Extraordinary measures are needed to ensure the competitiveness of aluminium companies, especially in support of downstream SMEs in those European countries where the lockdown has forced production to stop
After almost five years of work on the aluminium sector conducted by the Industrial and Financial Research Center “Fabio Gobbo”, LUISS University, Rome, which gave rise to two comprehensive reports dedicated in particular to the competitiveness of European downstream companies in the sector and the problems of access to raw materials, I am following with great interest what is happening in this important industrial segment as a result of the Covid-19 problem, and I hope that the Eurogroup will be able to find a uniform and supportive response to an unprecedented economic crisis, which is putting many European industries to the test.
Companies in the industry are suffering severe economic damage as a result of the Covid-19 emergency, particularly in those European countries which have adopted more stringent lockdown measures. In Italy, for instance, for some segments of the aluminium downstream sector there has been a drop in production of about 50% and it is cautiously estimated that total consumption of light metal in 2020 could amount to 1.6-1.7 million tonnes, which would set the industry back at least ten years. The absence of an agreement on intervention instruments at EU level and the need for some of the EU countries most affected by the Covid-19 emergency to adopt a total production shutdown is adding the consequences of asymmetric competition, particularly to the detriment of the many small and medium-sized enterprises temporarily shut in the downstream processing and transformation segment – which represent the main part of the aluminium industrial chain, accounting for over 90% in terms of overall employment.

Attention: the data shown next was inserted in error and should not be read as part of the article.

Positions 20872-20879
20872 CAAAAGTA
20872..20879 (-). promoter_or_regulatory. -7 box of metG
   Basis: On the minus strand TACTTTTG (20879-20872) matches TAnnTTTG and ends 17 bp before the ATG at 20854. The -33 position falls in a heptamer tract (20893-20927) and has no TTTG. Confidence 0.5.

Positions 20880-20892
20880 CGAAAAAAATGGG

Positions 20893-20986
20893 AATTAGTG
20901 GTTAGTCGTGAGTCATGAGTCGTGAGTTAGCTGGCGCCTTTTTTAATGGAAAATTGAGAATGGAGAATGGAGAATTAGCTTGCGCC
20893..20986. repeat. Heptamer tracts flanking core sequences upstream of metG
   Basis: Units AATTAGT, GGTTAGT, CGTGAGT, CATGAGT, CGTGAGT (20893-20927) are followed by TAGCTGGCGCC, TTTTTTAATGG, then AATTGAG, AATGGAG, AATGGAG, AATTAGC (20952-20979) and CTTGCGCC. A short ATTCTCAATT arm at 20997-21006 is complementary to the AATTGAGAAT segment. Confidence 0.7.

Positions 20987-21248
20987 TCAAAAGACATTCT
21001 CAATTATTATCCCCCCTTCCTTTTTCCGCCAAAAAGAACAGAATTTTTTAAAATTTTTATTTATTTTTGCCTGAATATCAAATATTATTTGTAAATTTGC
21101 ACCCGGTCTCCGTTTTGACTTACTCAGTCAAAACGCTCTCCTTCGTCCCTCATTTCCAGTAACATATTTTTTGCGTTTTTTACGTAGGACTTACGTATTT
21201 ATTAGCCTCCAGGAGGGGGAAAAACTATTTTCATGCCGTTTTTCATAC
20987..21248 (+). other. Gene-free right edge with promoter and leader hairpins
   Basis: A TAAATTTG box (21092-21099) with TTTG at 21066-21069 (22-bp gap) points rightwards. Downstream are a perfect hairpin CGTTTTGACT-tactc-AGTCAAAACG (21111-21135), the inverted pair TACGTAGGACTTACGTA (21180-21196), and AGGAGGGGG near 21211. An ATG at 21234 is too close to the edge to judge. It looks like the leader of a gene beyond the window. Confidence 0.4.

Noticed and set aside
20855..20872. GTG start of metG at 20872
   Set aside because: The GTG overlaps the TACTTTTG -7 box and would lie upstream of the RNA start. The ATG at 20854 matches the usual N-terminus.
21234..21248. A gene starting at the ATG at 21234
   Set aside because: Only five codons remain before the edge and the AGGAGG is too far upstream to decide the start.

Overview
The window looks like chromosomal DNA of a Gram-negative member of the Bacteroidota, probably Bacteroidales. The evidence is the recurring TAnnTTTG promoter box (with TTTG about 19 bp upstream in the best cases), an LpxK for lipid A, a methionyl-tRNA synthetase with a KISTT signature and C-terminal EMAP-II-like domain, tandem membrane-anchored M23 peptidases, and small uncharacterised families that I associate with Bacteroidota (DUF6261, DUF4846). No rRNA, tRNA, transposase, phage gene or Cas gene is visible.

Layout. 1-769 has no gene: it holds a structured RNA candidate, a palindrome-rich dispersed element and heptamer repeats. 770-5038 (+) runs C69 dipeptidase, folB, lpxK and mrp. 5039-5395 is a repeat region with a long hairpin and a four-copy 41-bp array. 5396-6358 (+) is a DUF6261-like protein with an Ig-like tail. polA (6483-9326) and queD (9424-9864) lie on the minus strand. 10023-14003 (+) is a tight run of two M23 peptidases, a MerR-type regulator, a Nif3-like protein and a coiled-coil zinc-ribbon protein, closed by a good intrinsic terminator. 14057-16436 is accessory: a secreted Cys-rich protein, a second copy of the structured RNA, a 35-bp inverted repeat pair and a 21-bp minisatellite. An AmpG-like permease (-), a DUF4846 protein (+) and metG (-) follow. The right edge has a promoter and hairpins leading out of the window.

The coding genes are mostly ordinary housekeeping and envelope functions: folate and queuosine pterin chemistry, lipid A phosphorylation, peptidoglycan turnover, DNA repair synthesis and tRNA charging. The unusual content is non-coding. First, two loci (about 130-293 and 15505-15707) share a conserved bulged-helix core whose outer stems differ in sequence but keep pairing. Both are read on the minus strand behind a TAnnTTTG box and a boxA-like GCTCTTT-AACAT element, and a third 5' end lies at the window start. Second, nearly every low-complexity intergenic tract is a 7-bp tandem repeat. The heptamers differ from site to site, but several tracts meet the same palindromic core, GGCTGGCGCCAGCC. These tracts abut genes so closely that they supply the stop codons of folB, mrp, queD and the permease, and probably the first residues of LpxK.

Green New Deal and suspension of tariffs on raw aluminium
Pending a negotiation which places the future of the Union at stake, I believe that EU institutions are called upon to give a signal of presence and proximity by supporting small and medium-sized enterprises in the aluminium sector, a segment which is essential for many European industries and for the environmental sustainability objectives of the EU. Based on our recent studies, I believe that a fundamental intervention in this direction could be adopted immediately without the need to allocate additional resources, and this is the suspension of tariffs on raw aluminium for subsequent processing and manufacturing stages. This would reduce the production costs of downstream companies, limiting plant closures and/or downward trends detrimental for workers and helping competitiveness on both domestic and foreign markets.
This measure should be accompanied by specific instruments to support producers of secondary aluminium from recycled metal, helping these virtuous companies in all projects and activities aimed at optimising the recovery and recycling process from the metallurgical, technological and logistical-organisational standpoints. The combination of these measures, which take on particular relevance at this time in the context of the Coronavirus emergency, may find an interesting correspondence in the stand which the European Commission chose to take by setting up the Green Deal for an innovative governance of globalization and the fight against environmental and climate degradation, a path which, as may be read in the policy document, will be strongly focused on the development of SMEs.